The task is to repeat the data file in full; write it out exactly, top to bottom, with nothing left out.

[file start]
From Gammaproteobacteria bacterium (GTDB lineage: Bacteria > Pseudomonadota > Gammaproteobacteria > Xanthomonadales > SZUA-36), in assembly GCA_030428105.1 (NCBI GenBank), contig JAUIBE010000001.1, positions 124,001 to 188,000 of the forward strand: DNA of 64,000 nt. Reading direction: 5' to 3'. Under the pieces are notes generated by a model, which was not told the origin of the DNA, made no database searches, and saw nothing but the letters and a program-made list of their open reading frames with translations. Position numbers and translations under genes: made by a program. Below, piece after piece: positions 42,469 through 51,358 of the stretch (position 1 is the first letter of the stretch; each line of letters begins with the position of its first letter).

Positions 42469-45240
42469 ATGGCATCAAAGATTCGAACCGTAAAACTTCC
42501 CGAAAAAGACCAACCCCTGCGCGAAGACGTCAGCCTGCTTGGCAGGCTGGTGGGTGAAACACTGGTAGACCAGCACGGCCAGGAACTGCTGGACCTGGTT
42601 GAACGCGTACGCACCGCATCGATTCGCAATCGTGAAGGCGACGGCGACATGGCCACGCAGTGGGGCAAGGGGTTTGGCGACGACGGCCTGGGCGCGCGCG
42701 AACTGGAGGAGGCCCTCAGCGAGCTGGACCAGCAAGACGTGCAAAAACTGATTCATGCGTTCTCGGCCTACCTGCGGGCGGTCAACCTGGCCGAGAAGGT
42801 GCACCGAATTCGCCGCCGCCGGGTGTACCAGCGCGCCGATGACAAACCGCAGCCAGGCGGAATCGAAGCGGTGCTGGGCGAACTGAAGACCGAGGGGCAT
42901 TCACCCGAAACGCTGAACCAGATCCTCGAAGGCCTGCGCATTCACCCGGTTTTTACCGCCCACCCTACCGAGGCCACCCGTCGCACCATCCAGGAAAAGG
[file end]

From Gammaproteobacteria bacterium (GTDB lineage: Bacteria > Pseudomonadota > Gammaproteobacteria > Xanthomonadales > SZUA-36), in assembly GCA_030428105.1 (NCBI GenBank), contig JAUIBE010000001.1, positions 124,001 to 188,000 of the forward strand: DNA of 64,000 nt. Reading direction: 5' to 3'. Under the pieces are notes generated by a model, which was not told the origin of the DNA, made no database searches, and saw nothing but the letters and a program-made list of their open reading frames with translations. Position numbers and translations under genes: made by a program. Below, piece after piece: positions 42,469 through 51,358 of the stretch (position 1 is the first letter of the stretch; each line of letters begins with the position of its first letter).

Positions 42469-45240
42469 ATGGCATCAAAGATTCGAACCGTAAAACTTCC
42501 CGAAAAAGACCAACCCCTGCGCGAAGACGTCAGCCTGCTTGGCAGGCTGGTGGGTGAAACACTGGTAGACCAGCACGGCCAGGAACTGCTGGACCTGGTT
42601 GAACGCGTACGCACCGCATCGATTCGCAATCGTGAAGGCGACGGCGACATGGCCACGCAGTGGGGCAAGGGGTTTGGCGACGACGGCCTGGGCGCGCGCG
42701 AACTGGAGGAGGCCCTCAGCGAGCTGGACCAGCAAGACGTGCAAAAACTGATTCATGCGTTCTCGGCCTACCTGCGGGCGGTCAACCTGGCCGAGAAGGT
42801 GCACCGAATTCGCCGCCGCCGGGTGTACCAGCGCGCCGATGACAAACCGCAGCCAGGCGGAATCGAAGCGGTGCTGGGCGAACTGAAGACCGAGGGGCAT
42901 TCACCCGAAACGCTGAACCAGATCCTCGAAGGCCTGCGCATTCACCCGGTTTTTACCGCCCACCCTACCGAGGCCACCCGTCGCACCATCCAGGAAAAGG